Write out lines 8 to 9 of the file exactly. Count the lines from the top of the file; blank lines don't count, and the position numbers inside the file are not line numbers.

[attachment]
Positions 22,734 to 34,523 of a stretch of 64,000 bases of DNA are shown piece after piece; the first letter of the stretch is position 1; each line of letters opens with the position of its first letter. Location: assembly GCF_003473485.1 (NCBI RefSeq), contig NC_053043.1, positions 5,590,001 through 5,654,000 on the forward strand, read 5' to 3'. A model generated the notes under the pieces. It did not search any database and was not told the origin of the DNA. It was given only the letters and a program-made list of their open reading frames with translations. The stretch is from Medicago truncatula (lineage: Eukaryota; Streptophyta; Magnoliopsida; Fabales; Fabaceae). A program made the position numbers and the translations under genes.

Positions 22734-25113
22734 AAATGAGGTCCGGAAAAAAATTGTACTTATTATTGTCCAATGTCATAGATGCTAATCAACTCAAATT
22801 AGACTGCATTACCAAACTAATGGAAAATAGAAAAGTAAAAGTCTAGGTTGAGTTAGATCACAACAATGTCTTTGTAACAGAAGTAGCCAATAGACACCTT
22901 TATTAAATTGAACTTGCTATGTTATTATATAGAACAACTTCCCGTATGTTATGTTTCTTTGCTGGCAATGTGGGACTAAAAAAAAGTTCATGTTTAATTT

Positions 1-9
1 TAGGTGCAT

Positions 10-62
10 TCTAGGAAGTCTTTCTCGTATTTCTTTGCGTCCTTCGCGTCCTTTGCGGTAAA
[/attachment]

Positions 10-62
10 TCTAGGAAGTCTTTCTCGTATTTCTTTGCGTCCTTCGCGTCCTTTGCGGTAAA